taken from Sandro Magister’s via Lori Pieper http://subcreators.com/blog/2010/11/21/the-pope-the-press-and-condoms-oh-my/

    We can now conclude that the text of the OR is flawed and has introduced a word that is foreign to the origional statement of B16.

    The following questions need to be answered:

    A.) Is the l’OR text actually the text from the Italian book?

    B.) What influenced the Ignatius transation to ad a basis during the translation process?

    The more that this gets pulled apart the more that it appears to me that there as major problem here as between the l’OR and the German is completly different and the change is unwarrented.

  • Sam Schmitt

    “That prostitutes act responsibly when they use condoms so that they or their partner may not be infected, is not a new teaching but has always been part of the official teaching of the Church.”

    This simply is not what the pope said. Even less is it “teaching of the Church.”

    Far from “twist[ing] the words of Pope Benedict,” Jimmy Akin and Janet Smith provide very clear and reasoned analysis of what he said.

  • Dennis

    I won’t purchase a copy of “Light of the World” because it has sown a lot of confusion about the Church’s teachings. I was harassed at a job in a clinic at a major univeristy because I was unwilling to participate in a condom distribution program that was supposedly aimed at curbing the transmission of HIV. I took a lot of heat for it. Now the people like those who were my opponents then are coming out of the woodwork to proclaim how overly rigid people like me are when it comes to preventing HIV infection. I suffered a lot at the hands of the culture of death and now I feel a bit betrayed by this book and the reaction it has caused.

  • Dennis

    I was speaking with a seminary professor who is a very faithful Catholic. He said he is having a difficult time understanding the things that are being said about this issue. Therefore, I guess I don’t feel too bad about my not understanding this whole problem since a seminary professor is havng some problems interpreting it too. I have had to deal with this matter of condoms/HIV in the real world in a medical clinic setting. It affects me a lot. I might someday again work at an STD clinic. If I were told to distribute condoms to prevent the spread of HIV, syphilis, gonorrhea, herpes, etc., what should I do now? Previously I would just have told the clinic director that I couldn’t participate in prescribing condoms because it is against my religious beliefs. Now what can I do, given what has been said and written by the Pope, his critics, and others? And speaking of STD’s: why limit the example to HIV? What if the person has not HIV but any other sexually transmitted infection. Does the pope’s statement cover those cases. I am now reading that there are people saying that hetrosexual couples could employ condoms to prevent disease transmission. It seems that all of this could never end. It’s much too confusing for us average Catholics.

    • Phil Marlin

      Dennis,

      Your doing the right thing in not participating in prescribing condoms. Having condoms has not reduced STD’s or unwanted babies but has increased STD’s and unwanted babies. People have more sex and more often with people they would not normally have sex with because of the false security of condoms.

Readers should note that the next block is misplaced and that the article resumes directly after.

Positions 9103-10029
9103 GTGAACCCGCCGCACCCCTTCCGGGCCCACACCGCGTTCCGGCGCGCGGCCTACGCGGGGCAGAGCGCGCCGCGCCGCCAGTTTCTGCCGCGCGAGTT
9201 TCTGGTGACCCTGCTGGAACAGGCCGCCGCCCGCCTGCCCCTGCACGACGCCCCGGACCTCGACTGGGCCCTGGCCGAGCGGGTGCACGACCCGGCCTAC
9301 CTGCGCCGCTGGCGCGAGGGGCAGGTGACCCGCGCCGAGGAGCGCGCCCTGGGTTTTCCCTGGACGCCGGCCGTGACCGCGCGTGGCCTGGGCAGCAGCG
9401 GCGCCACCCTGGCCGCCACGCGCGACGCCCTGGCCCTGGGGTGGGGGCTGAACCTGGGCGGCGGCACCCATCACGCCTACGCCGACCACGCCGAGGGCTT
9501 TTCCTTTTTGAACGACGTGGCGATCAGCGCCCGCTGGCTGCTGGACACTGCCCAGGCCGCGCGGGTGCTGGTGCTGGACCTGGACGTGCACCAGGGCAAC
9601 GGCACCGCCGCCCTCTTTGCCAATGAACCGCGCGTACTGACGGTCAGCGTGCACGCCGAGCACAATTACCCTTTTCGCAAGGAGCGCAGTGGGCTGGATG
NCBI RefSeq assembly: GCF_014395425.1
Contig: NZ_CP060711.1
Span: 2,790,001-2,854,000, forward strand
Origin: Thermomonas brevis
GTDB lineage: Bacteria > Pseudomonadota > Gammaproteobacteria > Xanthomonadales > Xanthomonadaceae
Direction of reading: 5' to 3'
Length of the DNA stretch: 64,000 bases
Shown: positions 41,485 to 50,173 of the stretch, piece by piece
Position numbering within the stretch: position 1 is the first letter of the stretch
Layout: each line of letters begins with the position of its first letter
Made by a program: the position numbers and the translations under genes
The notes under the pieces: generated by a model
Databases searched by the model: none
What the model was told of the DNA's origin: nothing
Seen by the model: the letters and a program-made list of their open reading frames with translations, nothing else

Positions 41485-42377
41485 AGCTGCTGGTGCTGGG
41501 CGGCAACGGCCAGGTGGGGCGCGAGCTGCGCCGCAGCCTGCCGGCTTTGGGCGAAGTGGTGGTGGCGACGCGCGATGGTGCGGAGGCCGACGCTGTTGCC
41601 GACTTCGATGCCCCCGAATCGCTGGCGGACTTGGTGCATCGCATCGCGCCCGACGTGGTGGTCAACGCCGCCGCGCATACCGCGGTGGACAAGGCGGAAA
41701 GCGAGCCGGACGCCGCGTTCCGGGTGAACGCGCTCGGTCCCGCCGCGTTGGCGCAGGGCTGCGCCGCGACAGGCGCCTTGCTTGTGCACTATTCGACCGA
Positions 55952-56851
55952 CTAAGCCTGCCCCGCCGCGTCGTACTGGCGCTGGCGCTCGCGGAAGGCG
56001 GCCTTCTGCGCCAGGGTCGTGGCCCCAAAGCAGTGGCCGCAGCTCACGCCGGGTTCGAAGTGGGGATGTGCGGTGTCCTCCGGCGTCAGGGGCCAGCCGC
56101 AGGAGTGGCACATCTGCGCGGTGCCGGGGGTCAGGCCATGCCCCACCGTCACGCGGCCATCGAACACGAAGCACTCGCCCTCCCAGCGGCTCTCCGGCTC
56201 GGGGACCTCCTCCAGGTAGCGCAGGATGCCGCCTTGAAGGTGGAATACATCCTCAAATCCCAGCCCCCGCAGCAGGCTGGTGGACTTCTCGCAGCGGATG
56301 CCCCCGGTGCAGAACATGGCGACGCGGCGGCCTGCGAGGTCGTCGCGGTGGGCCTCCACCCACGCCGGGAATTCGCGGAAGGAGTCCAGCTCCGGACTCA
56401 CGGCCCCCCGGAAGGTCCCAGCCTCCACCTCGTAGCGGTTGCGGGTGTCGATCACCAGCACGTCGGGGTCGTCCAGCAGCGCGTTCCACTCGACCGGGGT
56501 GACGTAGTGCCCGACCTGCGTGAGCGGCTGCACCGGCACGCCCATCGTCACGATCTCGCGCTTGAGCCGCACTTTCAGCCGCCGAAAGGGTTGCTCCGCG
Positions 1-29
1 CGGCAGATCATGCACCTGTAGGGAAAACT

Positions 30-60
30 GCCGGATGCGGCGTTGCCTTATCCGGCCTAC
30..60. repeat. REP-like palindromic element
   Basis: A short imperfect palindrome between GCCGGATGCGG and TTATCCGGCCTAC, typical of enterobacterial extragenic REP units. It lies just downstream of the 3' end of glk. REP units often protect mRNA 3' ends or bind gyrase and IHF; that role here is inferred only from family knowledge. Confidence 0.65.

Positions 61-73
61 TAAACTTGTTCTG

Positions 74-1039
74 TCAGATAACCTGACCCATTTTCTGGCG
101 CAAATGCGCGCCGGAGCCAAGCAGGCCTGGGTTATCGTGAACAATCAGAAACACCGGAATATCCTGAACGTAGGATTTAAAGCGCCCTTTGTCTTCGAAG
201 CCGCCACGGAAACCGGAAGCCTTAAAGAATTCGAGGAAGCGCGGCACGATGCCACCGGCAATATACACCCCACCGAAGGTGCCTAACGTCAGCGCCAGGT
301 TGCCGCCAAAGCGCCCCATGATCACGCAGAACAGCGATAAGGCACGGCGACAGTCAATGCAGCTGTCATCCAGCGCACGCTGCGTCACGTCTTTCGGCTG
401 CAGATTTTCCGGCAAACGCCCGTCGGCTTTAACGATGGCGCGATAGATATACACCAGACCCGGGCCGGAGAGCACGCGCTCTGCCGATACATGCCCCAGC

I forget the name of the country in Africa but it’s the only country that has reduced HIV because they promote not having sex outside of marriage and not using condoms.

      • Pia

        Uganda is the country. When I was working on this issue a few years ago, Botswana & Zimbabwe had some of the highest rates of HIV/AIDS infection. Condoms were readily available in Botswana & Zimbabwe and did not have any apparent effect in decreasing the rate of infection. In 1991, Uganda had an infection rate of more than 20%, but the rate dropped to 6% by 2001, ostensibly due to the ABc approach. It’s important to note that when ABc was first introduced, the Ugandan government was pushing abstinence and fidelity. Condoms were acceptable in the case of a sero-positive couple, not as a well-if-you’re-going-to-do-it-anyway answer. That’s why the ‘c’ was lower case. In my old files, I probably have screenshots of the Ugandan government’s website which spelled this out. I think things have been moderated in the switch to ABC.

  • Jen

    Hi Dennis,

    These might help you understand what’s happening now.

    The truth about condoms by Fr. Martin Rhonheimer

    Secondary Moral Obligations by Jeremy Pierce

    Moral Exemptions in Contraceptive use: What the Pope really Meant? by Redentor de la Rosa

    You may tell that seminary professor to read these three works, and then asked him to explain them to you.

    Thanks

  • Jen

    Dens,

    It would be better for you to also ask these authors about your problem. They might be able to give specific answers to your questions.

    God Bless!

  • Dennis

    My difficulty with what happened with the book entitled, “Light of the World,” is that it was not handled properly by the Vatican information people. Now we have all sorts of people out there saying that the Pope said it is ok to use condoms to prevent transmission of HIV. Unfortunately, many medical professionals like me will be pressured at their jobs to participate in condom distribution programs. it’s hard enough to be pro-life in a secular medical world without that extra pressure being brought to bear on us. In my opinion, I hope that the Vatican has learned a lot from this and how much damage can result from poor communication skills.